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Photo by: GDL

Today’s (German) Foreign Policy - Why It Is About All Of Us
by Lena Krause

Every successful strategy has an expiry date. In his book “Foreign Policy being at Loss – And Why It Needs Society’s Support” Volker Stanzel explains why Germany’s foreign policy urgently needs to be updated.

One solution he suggests for bringing about such change is the Global Diplomacy Lab.

If you ask people in the street to describe the term “foreign policy”, you will most likely hear words such as “diplomacy”, “treaties”, “conflicts”, “security” and many others. All of these words perfectly describe what foreign policy is about. But at the same time, there is so much more to it. One factor which many people don’t have in mind is the fact that foreign policy is not only about politicians giving important speeches, but about every single one of us and how we engage in politics.

In his book “Die ratlose Außenpolitik – und warum sie den Rückhalt der Gesellschaft braucht” (“Foreign Policy at a Loss – And Why It Needs Society’s Support“), German diplomat and former ambassador Volker Stanzel looks back at decision-making processes in German foreign policy throughout world history, shows why current German foreign policy is stuck in the past, and explains why it is vital to update it and to include more voices from civil society.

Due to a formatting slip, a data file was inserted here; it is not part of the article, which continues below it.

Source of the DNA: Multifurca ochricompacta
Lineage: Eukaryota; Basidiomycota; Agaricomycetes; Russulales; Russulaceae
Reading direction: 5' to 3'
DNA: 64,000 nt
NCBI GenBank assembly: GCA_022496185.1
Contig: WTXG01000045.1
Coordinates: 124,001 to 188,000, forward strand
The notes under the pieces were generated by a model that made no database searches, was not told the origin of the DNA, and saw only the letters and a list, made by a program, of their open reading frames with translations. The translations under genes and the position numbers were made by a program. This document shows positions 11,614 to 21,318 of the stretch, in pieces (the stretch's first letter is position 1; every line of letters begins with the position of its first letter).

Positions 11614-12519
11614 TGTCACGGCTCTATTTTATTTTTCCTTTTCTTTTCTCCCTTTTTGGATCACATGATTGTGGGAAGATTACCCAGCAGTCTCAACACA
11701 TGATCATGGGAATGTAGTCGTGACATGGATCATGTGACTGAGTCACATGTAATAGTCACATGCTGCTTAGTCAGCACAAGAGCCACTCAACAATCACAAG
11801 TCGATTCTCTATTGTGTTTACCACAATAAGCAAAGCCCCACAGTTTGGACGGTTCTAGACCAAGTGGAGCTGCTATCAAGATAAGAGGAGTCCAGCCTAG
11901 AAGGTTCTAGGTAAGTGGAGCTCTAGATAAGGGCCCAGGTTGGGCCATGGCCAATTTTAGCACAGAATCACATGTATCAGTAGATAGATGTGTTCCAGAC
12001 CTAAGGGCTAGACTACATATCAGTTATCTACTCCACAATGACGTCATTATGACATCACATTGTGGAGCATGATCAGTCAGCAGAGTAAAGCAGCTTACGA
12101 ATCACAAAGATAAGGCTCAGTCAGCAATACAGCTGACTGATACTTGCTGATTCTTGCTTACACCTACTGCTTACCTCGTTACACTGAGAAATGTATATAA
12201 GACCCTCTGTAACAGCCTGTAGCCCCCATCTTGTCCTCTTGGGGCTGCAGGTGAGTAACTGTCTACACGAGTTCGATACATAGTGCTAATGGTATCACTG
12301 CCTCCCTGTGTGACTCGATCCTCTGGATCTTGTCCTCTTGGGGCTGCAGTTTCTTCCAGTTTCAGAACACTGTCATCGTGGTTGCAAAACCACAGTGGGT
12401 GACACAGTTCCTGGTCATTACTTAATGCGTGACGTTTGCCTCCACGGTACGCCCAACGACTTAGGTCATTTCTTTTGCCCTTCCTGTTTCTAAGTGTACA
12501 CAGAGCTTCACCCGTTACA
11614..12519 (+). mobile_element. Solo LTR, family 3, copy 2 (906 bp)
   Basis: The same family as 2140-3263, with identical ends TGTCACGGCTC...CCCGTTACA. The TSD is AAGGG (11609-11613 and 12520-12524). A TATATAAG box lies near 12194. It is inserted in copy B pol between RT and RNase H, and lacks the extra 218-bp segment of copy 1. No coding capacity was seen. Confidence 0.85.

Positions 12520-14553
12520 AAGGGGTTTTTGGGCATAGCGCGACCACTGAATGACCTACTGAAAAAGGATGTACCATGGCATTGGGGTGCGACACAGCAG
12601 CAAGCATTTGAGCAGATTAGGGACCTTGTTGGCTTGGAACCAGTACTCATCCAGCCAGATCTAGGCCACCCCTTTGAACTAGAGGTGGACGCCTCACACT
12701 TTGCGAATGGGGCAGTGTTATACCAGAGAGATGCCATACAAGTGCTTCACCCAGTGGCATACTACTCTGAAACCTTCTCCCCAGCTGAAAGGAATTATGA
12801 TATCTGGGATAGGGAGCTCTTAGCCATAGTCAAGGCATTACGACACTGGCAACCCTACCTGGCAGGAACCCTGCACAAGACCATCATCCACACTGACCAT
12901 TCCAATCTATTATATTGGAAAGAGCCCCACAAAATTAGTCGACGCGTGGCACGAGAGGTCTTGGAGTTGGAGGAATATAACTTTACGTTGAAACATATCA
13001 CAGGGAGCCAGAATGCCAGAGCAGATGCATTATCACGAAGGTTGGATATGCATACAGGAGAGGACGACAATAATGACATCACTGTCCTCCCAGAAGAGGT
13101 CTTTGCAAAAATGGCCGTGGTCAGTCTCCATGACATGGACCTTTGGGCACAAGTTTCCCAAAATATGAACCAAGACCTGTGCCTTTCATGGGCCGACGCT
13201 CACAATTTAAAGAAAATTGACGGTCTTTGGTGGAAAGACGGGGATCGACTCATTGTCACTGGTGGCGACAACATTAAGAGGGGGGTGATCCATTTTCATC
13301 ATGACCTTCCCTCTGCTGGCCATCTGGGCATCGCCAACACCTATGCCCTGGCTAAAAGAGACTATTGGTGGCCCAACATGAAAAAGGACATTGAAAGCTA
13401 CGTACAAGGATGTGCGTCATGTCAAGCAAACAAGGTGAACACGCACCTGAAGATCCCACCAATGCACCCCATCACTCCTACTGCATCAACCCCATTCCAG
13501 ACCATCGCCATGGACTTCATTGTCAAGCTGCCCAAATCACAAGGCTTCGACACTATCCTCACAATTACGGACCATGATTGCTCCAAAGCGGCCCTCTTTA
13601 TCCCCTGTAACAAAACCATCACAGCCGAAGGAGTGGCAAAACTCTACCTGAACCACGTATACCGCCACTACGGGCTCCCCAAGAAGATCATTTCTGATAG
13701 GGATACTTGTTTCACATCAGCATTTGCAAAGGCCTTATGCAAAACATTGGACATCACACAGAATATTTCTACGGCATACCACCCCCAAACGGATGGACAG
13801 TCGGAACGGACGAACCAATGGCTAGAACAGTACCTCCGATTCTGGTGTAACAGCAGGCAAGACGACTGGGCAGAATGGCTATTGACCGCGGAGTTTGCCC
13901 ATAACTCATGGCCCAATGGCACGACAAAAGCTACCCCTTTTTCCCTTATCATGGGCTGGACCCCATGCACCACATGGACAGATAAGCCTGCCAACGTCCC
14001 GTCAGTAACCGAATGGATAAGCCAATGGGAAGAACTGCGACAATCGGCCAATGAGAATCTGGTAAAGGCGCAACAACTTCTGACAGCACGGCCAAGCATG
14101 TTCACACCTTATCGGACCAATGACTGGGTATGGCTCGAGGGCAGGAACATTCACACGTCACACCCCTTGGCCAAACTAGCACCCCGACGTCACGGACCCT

He acknowledges the successes of some of Germany’s most important and esteemed politicians such as Konrad Adenauer, Willy Brandt and Helmut Kohl who, after World War II and during the Cold War, brought Germany back onto the international political stage. He highlights that Germany, as an important, influential and respected country would not be in its current position without its post-war foreign policy. However, in turbulent times like these, he reminds us of the need for change and explains why politicians finally need to let go of foreign policy-strategies that were successful more than 50 years ago.

In order to fully understand his argument, we need to travel a little bit back in time.

1. Post-war Germany

I was born in 1996, six years after Germany was reunited. I belong to the first generation after my parents to live in a united and peaceful Europe. I am a child of the European Union with all the advantages that brings.